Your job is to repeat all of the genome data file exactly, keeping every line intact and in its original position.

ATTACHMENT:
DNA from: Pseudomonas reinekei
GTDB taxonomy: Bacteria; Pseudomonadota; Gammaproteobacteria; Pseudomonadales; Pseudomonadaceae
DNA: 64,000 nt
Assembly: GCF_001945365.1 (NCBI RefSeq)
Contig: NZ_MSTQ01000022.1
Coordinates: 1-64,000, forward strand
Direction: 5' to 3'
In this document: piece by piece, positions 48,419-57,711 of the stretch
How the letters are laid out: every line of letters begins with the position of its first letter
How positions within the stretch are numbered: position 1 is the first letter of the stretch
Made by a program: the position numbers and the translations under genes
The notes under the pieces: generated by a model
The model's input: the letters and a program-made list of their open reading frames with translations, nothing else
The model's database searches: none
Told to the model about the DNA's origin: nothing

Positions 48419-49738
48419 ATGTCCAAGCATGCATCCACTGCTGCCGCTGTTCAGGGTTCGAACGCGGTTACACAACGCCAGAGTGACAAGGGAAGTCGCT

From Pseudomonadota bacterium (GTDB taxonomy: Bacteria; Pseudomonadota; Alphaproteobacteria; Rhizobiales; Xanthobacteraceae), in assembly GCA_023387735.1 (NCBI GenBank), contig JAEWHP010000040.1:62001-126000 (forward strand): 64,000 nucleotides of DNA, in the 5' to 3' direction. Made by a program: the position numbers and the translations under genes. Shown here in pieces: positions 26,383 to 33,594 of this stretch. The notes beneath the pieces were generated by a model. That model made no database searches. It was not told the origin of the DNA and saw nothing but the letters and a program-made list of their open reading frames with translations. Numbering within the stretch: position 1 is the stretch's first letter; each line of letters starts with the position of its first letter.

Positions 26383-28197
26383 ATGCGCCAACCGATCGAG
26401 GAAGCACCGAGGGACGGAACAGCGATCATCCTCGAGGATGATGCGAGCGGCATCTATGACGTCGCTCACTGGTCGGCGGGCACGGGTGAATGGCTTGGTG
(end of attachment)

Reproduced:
DNA from: Pseudomonas reinekei
GTDB taxonomy: Bacteria; Pseudomonadota; Gammaproteobacteria; Pseudomonadales; Pseudomonadaceae
DNA: 64,000 nt
Assembly: GCF_001945365.1 (NCBI RefSeq)
Contig: NZ_MSTQ01000022.1
Coordinates: 1-64,000, forward strand
Direction: 5' to 3'
In this document: piece by piece, positions 48,419-57,711 of the stretch
How the letters are laid out: every line of letters begins with the position of its first letter
How positions within the stretch are numbered: position 1 is the first letter of the stretch
Made by a program: the position numbers and the translations under genes
The notes under the pieces: generated by a model
The model's input: the letters and a program-made list of their open reading frames with translations, nothing else
The model's database searches: none
Told to the model about the DNA's origin: nothing

Positions 48419-49738
48419 ATGTCCAAGCATGCATCCACTGCTGCCGCTGTTCAGGGTTCGAACGCGGTTACACAACGCCAGAGTGACAAGGGAAGTCGCT

From Pseudomonadota bacterium (GTDB taxonomy: Bacteria; Pseudomonadota; Alphaproteobacteria; Rhizobiales; Xanthobacteraceae), in assembly GCA_023387735.1 (NCBI GenBank), contig JAEWHP010000040.1:62001-126000 (forward strand): 64,000 nucleotides of DNA, in the 5' to 3' direction. Made by a program: the position numbers and the translations under genes. Shown here in pieces: positions 26,383 to 33,594 of this stretch. The notes beneath the pieces were generated by a model. That model made no database searches. It was not told the origin of the DNA and saw nothing but the letters and a program-made list of their open reading frames with translations. Numbering within the stretch: position 1 is the stretch's first letter; each line of letters starts with the position of its first letter.

Positions 26383-28197
26383 ATGCGCCAACCGATCGAG
26401 GAAGCACCGAGGGACGGAACAGCGATCATCCTCGAGGATGATGCGAGCGGCATCTATGACGTCGCTCACTGGTCGGCGGGCACGGGTGAATGGCTTGGTG